WILKES-BARRE TWP. — Most 8-year-old boys dream of growing up and becoming a firefighter, policeman, sports figure, actor or maybe an astronaut. When John Patrick Waleski was growing up in Avoca, he wanted to be an ice hockey official.
John Patrick, better known as JP, now 27, has fulfilled his dream of becoming a professional ice hockey official – well, sort of. He is currently an official in the American Hockey League, but his ultimate goal is to make it to the big time in the National Hockey League.
Waleski, son of Stanley and Janice Waleski, remembers getting started as a basketball official at the American Legion in Avoca. His dad, known for coaching basketball and holding basketball camps, refereed at the Legion and would take the younger Waleski to games with him.
A few years later, Waleski saw a friend officiating an ice hockey game at the Ice Box at Pittston and thought he could do that. “I just looked at it as a way to get free ice time; little did I know it would be a paying job,” Waleski said.
An officiating seminar was being given at the Ice Box so the young Waleski decided to attend. “I remember someone said, ‘I hope you aren’t here for the money.’ That was the first time I knew you could get paid to ref a hockey game.” Waleski was 12 years old at the time.
According to Waleski, there are several divisions to junior ice hockey. Mites is 8 and under, Squirts is 10 and under, Pee Wee is 12 and under and there are two divisions of Midgets.
Initially, refs are supposed to work from the youngest class, progressing to the eldest class. One time, though, it was different for Waleski.
“I was supposed to work Mites and Squirts games and someone didn’t show up for Pee Wee and they asked me to ref the game,” he said. The ironic twist was, he was refereeing against a lot of his friends during the Pee Wee game.
He continued to officiate hockey for the next several years into high school. The 2009 Pittston Area graduate played hockey for the Patriots from eighth grade through graduation. “If I played a game with the Pocono Pirates at noon, at the end I’d end up refereeing the next game after that,” Waleski recalled.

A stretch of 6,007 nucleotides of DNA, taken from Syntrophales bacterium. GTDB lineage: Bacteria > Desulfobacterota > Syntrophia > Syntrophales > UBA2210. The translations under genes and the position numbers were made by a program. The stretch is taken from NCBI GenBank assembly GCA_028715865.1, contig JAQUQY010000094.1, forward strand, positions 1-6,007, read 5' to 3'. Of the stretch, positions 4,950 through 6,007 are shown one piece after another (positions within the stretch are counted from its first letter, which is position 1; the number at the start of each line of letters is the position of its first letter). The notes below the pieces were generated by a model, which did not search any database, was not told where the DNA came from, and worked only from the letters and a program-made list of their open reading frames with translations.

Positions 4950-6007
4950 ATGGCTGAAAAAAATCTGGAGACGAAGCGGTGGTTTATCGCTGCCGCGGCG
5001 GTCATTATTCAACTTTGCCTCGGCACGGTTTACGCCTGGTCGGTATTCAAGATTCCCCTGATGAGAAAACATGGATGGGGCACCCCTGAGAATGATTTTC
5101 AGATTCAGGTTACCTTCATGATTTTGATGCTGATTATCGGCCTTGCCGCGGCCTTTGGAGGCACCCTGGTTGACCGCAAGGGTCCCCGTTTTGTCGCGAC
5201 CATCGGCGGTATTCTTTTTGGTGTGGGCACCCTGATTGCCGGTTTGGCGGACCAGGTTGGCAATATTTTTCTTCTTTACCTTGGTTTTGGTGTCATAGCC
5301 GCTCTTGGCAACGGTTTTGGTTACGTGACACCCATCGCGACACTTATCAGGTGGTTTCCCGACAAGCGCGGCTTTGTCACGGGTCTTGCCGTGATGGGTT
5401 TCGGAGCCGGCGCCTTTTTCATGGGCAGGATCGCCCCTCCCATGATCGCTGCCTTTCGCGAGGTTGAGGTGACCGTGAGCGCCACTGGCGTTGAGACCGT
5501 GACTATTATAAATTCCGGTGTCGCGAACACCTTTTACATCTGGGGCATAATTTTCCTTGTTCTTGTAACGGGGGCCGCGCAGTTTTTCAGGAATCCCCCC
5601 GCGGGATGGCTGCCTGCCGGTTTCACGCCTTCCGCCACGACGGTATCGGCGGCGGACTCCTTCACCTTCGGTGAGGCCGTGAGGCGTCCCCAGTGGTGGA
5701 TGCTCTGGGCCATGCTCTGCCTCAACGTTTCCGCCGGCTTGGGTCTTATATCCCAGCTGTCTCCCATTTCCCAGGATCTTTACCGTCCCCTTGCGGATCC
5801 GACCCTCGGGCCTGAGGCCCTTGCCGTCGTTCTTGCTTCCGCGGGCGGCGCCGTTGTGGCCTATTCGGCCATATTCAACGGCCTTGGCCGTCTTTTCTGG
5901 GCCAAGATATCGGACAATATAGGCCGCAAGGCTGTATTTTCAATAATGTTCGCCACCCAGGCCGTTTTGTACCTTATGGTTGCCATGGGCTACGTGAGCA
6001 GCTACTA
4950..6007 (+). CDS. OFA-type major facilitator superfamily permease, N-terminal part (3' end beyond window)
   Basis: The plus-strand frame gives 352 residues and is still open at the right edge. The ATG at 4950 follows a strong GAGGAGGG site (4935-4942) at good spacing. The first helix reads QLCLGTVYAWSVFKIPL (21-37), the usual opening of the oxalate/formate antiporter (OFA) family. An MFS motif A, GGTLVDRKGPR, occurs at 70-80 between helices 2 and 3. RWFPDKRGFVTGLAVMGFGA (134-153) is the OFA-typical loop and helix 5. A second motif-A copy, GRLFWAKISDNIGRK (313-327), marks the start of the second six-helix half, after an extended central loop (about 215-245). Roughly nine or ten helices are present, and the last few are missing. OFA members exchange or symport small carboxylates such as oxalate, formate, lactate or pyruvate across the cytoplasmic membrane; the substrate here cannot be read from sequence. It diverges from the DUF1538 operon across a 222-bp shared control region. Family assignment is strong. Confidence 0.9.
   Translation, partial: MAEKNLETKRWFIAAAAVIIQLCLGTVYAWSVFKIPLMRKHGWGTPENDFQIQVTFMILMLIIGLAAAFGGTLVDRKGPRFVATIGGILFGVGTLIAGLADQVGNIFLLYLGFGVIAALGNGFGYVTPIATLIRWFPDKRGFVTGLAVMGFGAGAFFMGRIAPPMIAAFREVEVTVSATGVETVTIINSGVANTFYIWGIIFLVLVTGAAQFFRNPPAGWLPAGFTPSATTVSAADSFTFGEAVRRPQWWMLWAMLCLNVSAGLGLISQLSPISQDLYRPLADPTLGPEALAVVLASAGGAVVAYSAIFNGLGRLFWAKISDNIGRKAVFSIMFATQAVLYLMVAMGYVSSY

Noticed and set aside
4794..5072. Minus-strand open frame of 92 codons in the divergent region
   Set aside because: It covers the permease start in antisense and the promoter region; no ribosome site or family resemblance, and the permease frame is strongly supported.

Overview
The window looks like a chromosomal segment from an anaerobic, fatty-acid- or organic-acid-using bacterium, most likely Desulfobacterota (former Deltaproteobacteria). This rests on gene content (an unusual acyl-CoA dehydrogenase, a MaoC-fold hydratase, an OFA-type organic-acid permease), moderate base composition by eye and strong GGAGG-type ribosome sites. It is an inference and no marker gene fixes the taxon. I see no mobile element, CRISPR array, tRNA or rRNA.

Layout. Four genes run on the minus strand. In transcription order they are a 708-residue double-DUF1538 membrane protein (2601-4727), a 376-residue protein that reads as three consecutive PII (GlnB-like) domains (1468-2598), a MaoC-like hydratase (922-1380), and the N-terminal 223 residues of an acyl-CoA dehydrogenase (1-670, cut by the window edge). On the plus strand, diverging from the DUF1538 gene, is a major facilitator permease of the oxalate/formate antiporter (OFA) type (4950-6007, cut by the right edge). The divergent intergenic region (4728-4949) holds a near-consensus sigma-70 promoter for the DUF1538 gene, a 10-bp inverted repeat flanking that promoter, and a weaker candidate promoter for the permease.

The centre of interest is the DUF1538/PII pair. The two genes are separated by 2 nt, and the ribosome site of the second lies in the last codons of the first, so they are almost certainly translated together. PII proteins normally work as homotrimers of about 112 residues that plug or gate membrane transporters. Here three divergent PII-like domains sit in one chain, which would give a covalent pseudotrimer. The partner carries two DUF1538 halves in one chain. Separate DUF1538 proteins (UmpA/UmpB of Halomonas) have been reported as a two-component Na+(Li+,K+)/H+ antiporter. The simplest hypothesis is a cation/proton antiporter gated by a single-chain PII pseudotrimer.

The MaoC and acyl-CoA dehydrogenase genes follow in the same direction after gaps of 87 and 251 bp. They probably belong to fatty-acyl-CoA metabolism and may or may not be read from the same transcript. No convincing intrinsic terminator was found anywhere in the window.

While at Pittston Area, Waleski attended am officiating camp in Ontario, Canada where he found himself getting on a list to ref in the northeast of the U.S.
Upon graduating from Pittston Area, he enrolled at The University of Scranton from where he graduated in 2013 with two degrees, one in Political Science and the other in History — all while he officiated in a Tier 3 professional hockey league.
In order to move up, referees start in a lower tier in the U.S.A. Hockey Officiating Development Program umbrella.
Because Waleski worked under the umbrella, he’s been able to move up the ladder to his current position of the American Hockey League (AHL) and the East Coast Hockey League (ECHL) where he’s been working the past two years.
The Wilkes-Barre/Scranton Penguins are in the AHL where Waleski, who now resides in Wilkes-Barre, gets the opportunity to officiate several times during the season.
Serving as a linesman in the two leagues keeps him very busy, traveling 80 days a year. In 2016-2017, he worked 105 games, including playoffs.
Waleski can find himself in Wilkes-Barre one day and in New Hampshire the next. The league compensates his travel expenses and lodging.
Ice hockey officiating is his sole profession, making the rest of the year’s schedule tough to fill. During the other 280+ days of the year, Waleski can be found at the gym, walking the dog, spending time with his girlfriend and playing golf during warmer weather.
He is very focused on landing a full-time job officiating in the National Hockey League (NHL), which is the top tier professionally, a status to which he hopes to be elevated within five yearrs.
“If I’m 32 years old and I haven’t been hired by the NHL, I’m going to look towards something else,” Waleski said. With two college degrees under his belt, he just may go back to college to get certified to teach History.
Over the next five years, Waleski will teach hockey officiating in the off-season, put in his time on the ice during the regular season and hope that one day soon he’ll get to live his dream of officiating in the NHL.
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